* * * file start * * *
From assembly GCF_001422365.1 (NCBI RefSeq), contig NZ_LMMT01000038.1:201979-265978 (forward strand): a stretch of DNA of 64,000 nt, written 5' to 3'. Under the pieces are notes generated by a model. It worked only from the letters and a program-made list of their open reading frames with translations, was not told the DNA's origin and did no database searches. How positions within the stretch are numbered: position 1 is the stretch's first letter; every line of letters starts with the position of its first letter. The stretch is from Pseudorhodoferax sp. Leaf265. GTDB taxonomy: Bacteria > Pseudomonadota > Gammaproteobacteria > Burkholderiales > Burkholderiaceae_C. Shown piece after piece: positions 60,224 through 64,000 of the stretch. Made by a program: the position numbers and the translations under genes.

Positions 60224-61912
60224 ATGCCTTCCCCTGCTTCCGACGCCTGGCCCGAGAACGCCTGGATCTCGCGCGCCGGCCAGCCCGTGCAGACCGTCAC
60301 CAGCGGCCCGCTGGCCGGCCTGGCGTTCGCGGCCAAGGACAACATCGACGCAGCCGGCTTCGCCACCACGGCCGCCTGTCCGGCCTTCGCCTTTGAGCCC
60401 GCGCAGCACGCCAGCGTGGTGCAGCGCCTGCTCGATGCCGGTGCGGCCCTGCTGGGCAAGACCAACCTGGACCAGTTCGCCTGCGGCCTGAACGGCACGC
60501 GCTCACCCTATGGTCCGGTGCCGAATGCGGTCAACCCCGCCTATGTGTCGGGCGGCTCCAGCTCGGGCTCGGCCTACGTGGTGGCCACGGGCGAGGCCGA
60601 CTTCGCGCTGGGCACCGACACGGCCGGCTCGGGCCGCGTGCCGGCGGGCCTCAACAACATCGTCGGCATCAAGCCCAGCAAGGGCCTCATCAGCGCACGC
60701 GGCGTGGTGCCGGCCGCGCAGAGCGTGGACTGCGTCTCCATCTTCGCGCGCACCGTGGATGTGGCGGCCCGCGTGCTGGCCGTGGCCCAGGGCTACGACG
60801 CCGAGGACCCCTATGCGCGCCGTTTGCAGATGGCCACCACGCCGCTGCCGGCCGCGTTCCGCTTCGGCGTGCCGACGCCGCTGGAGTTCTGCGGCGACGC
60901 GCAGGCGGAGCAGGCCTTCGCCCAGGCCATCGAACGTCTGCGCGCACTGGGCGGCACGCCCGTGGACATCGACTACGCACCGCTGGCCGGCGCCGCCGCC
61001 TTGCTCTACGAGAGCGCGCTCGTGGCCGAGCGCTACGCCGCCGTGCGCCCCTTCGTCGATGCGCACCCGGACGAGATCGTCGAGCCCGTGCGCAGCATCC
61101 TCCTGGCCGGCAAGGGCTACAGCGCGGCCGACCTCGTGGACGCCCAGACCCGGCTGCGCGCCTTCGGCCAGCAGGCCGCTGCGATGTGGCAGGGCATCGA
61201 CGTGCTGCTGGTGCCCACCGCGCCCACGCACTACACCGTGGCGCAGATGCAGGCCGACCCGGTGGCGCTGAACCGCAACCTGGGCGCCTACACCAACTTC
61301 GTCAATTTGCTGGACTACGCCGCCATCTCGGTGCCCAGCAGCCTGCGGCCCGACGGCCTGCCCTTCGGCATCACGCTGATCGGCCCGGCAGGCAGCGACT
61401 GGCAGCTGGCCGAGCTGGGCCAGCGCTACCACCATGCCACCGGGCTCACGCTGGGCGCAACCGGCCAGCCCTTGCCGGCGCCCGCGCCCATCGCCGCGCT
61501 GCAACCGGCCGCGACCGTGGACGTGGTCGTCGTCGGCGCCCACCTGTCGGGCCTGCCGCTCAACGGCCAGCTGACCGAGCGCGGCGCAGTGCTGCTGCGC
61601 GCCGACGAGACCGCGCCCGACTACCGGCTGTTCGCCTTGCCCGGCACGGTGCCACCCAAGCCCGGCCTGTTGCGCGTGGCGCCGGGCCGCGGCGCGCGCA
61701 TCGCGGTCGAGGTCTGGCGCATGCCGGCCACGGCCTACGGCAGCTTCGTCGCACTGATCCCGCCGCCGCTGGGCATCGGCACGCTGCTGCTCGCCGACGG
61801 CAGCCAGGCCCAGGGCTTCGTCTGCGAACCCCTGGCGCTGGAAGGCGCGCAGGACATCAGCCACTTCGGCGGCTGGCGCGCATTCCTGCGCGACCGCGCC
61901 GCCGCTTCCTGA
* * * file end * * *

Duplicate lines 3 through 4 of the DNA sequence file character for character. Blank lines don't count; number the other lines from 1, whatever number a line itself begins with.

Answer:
60224 ATGCCTTCCCCTGCTTCCGACGCCTGGCCCGAGAACGCCTGGATCTCGCGCGCCGGCCAGCCCGTGCAGACCGTCAC
60301 CAGCGGCCCGCTGGCCGGCCTGGCGTTCGCGGCCAAGGACAACATCGACGCAGCCGGCTTCGCCACCACGGCCGCCTGTCCGGCCTTCGCCTTTGAGCCC